Illuminating Biodiversity of the Ningaloo Canyons

Why Aren’t you Zooming in on the Cool Stuff?

Alex Ingle/SOI
Apr. 03 2020

Those watching the livestreams from our ROV may notice that parts of our dive appear to be a bit, well, boring. We seem to flying right over some of the cool stuff, rarely pausing or zooming in to have a closer look.

Whilst not as eye-catching as a beautiful hydroid or an unusual fish, this mudscape plays an important role in the video transects.

This is all intentional, and there is good reason behind it. For each of our dive sites, we have earmarked 500 m transects to be quantitatively analysed for imagery. These transects are designed to keep consistent methods among all of our dive sites. We can then be confident that any differences or similarities we see among sites and canyons are actually real and not just due to differences in the camera operation. We are essentially making sure that we are comparing apples with apples!

Another benefit of having a straight transect is that we can classify habitats and mark areas of transition. Rocks, boulders, and other hard substrata in the deep-sea are premium real estate for many organism. If we use our image transects to identify these areas, this can help ground truth the geophysical data (bathymetry and backscatter) that we are collecting. Eventually, such information could lead to predictions and extrapolations for the entire canyon or region.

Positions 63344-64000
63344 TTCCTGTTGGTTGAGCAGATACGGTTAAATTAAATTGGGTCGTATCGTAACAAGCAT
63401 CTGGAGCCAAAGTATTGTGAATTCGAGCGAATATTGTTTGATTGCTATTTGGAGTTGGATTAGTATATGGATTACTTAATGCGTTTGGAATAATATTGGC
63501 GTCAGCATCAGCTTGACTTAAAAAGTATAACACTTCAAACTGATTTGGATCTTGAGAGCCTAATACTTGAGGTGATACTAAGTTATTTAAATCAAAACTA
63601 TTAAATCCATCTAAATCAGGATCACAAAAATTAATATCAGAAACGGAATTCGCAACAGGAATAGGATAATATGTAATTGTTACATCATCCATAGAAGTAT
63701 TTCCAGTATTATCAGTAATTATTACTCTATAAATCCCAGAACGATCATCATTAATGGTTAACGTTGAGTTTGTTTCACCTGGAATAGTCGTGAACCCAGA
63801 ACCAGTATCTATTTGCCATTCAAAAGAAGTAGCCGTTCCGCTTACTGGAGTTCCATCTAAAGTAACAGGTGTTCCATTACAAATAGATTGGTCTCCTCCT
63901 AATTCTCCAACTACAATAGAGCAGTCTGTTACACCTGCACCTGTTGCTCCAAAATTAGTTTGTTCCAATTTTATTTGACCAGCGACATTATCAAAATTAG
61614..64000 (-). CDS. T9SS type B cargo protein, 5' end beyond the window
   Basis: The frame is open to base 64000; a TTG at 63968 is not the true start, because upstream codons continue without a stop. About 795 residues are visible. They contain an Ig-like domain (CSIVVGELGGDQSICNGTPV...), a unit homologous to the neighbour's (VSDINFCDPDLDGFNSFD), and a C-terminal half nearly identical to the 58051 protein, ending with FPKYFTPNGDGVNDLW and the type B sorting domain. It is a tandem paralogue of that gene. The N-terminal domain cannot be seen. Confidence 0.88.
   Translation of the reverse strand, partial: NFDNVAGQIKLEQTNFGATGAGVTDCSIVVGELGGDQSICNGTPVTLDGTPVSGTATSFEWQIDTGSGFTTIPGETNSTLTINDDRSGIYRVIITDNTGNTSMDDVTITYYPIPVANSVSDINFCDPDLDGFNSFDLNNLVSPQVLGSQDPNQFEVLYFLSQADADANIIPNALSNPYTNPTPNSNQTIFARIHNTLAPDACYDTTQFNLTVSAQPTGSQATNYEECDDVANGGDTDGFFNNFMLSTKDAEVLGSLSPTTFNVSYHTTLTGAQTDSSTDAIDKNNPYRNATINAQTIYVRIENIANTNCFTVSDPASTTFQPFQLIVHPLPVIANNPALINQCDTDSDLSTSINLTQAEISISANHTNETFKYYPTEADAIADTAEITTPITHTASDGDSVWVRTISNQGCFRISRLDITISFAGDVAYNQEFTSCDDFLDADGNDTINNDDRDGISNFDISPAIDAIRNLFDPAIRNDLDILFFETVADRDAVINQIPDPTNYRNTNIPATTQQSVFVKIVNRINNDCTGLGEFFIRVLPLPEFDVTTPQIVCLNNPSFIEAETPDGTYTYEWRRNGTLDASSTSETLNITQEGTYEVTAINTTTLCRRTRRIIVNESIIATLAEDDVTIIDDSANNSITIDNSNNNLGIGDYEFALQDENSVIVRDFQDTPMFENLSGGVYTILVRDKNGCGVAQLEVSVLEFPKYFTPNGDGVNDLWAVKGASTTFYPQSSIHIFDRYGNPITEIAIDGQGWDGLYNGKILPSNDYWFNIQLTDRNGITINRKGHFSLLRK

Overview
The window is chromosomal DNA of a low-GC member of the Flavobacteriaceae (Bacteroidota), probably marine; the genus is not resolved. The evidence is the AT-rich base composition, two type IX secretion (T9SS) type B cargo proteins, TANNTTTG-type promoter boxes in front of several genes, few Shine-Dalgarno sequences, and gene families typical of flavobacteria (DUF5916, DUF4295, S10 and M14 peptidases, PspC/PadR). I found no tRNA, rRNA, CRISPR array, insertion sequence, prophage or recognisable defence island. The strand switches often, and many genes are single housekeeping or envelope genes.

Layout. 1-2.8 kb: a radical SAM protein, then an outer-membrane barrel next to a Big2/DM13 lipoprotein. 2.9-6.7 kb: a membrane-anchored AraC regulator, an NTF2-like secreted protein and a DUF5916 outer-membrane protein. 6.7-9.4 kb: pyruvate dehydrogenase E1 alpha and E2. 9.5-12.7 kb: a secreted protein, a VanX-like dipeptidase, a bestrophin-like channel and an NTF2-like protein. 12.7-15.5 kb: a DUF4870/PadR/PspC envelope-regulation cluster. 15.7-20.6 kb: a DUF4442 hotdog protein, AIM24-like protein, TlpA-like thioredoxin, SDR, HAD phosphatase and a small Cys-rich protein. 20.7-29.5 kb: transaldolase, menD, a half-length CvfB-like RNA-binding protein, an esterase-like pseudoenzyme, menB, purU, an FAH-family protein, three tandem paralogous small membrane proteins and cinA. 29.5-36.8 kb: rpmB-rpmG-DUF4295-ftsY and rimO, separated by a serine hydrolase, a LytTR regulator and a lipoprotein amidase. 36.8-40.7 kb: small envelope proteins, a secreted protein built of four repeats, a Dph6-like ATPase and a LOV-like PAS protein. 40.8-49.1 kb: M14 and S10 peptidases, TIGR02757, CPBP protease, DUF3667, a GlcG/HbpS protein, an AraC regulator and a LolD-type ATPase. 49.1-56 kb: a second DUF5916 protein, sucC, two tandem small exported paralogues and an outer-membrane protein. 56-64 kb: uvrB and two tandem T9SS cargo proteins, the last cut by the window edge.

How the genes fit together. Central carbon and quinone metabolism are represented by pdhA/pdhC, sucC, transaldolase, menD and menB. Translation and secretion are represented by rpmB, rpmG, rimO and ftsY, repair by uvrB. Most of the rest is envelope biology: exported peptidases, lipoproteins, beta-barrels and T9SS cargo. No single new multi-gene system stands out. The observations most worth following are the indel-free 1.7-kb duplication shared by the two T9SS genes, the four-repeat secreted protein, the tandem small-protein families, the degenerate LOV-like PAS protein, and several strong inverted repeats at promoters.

An image of habitat transition: a marked change from a rocky outcrop to a muddy expanse.

The images from these transects are being annotated onboard using a national classification scheme called CATAMI. After the survey is done, we will use a range of geospatial and statistical techniques on this data to look for patterns within and between the canyons. This helps us to explore the relationships between biological communities and canyon slope, substrate, and rugosity.

To our knowledge, this is the first time in Australia that quantitative image analysis from a deep-sea ROV has been undertaken. Results from this will help our marine park managers better understand how canyon environments affect the habitats and biological communities within them, particularly within the Gascoyne Marine Park.

During the video transect, Dr Rachel Przeslawski (Scientist, Geoscience Australia) and her colleagues pause to investigate interesting marine life.Alex Ingle/SOI

Ultimately, these transects are well worth chunks of time watching serene mudscapes pass by! But rest assured, if we see something interesting and new, we will pause our transect, zoom in, and possibly attempt a collection. We most certainly want indulge everyone’s curiosity (including ours) to have a proper exploration of the amazing biodiversity in these deep-sea canyons!

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